Attempts to explain how an all-powerful, omniscient God is compatible with the reality of evil & suffering in the world have spawned the concept of theistic finitism. Essentially, theistic finitism robs God of one or more of his attributes, as we shall briefly see.
A Case in point is rabbi Harold Kushner’s view in his piece Why Do Bad Things Happen to Good People? Kushner brought to fruition the idea that although evil does exist and that God is all-loving, he is not all-powerful. In other words, although God wishes to abolish evil he has not been able to work out a plan; as Kushner himself explains: “Bad things do happen to good people in this world, but it is not God who wills it. God would like people to get what they deserve in life, but he cannot always arrange it. Even God has a hard time keeping chaos in check and limiting the damage evil can do” (1).
This is what theologians call “theistic finitism.” But, if one is to be consistent with Christian theology God is seemingly robbed of his sovereignty, which almost certainly conflicts with his alleged omnipotence or his ability, as the Apostle Paul once wrote, to work “out everything in conformity with the purpose of his will” (Ephesians 1:11).
Again we see this same sort of thing with John Stuart Mill’s notion. Mill had the idea that evil and suffering flow from the fact that “the substance and forces of which the universe is composed” (2) were non-ideal or, in some manner, sub-standard. Essentially God did the best he could with what he had, but it was not good enough to produce perfection; as Mill’s explains: “The Creator did not know how to do it; creative skill, wonderful as it is, was not sufficiently perfect to accomplish his purposes more thoroughly” (3). Of course, if one is to again be consistent with Christian theology, the flaw would be that Mill denies God’s omnipotence (all-powerful nature) and omniscience (infinite knowledge). Mill’s also misses the idea that during creation God was not working with material that happened to be lying around; rather God brought all matter into existence from nothing (ex nihilo).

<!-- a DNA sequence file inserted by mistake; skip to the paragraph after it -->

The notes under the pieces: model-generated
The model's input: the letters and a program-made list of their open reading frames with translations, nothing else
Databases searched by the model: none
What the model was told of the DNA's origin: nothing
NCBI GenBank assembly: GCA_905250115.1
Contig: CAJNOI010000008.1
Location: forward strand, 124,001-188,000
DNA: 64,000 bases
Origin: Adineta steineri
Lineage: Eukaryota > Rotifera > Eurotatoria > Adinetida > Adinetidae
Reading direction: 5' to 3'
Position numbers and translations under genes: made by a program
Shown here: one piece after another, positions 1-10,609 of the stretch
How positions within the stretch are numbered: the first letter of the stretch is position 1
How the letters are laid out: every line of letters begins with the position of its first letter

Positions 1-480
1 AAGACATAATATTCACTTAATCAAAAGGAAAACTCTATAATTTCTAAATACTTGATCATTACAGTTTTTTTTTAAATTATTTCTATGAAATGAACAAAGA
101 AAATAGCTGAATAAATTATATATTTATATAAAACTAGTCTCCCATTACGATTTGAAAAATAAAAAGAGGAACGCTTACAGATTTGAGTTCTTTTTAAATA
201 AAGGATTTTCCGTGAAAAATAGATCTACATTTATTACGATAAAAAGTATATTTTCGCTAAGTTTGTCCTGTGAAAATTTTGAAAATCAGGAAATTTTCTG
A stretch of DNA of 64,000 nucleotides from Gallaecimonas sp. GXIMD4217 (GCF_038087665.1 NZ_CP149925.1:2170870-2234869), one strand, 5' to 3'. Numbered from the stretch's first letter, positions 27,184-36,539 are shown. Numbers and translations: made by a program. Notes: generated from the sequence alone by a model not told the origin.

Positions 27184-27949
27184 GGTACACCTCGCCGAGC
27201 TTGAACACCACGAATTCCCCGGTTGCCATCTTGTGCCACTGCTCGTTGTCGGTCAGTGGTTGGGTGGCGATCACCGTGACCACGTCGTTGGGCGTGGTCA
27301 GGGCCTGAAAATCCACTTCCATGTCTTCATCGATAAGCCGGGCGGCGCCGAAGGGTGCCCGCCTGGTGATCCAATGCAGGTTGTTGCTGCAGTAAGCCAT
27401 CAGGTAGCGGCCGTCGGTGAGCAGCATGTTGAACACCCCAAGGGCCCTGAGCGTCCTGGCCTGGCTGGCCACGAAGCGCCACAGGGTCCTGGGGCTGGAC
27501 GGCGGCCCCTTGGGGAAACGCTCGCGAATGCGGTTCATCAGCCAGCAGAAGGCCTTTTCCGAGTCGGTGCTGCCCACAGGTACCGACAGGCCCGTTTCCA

A further idea of theistic finitism does away with God’s wisdom. For example, at the time of the Aberfan disaster one clergyman was asked by a reporter how he could believe in God as a result of what had happened (due to a slurry that engulfed a small Welsh town 116 children and 28 adults were killed). His reply was “to admit that this is one of those occasions when the Almighty made a mistake” (4). Though tragic what this clergyman does is to deny the perfection of God’s character by claiming that even he makes mistakes. To make a mistake would suggest that God does not have absolute control of his creation, and that unforeseen events happen that he is not aware of.
To accept theistic finitism which denies certain necessary attributes of God would render God less than God, hence no God at all.
1. Kushner, H. 1978. Why do Bad Things Happen to Good People? p. 42-43.
2. John Mill quoted by Francis Bridger in Why Can’t I Have Faith? (1998). p. 514.
4. Quoted by Brian Edwards in Not by Chance: God in Control (1989). p. 14.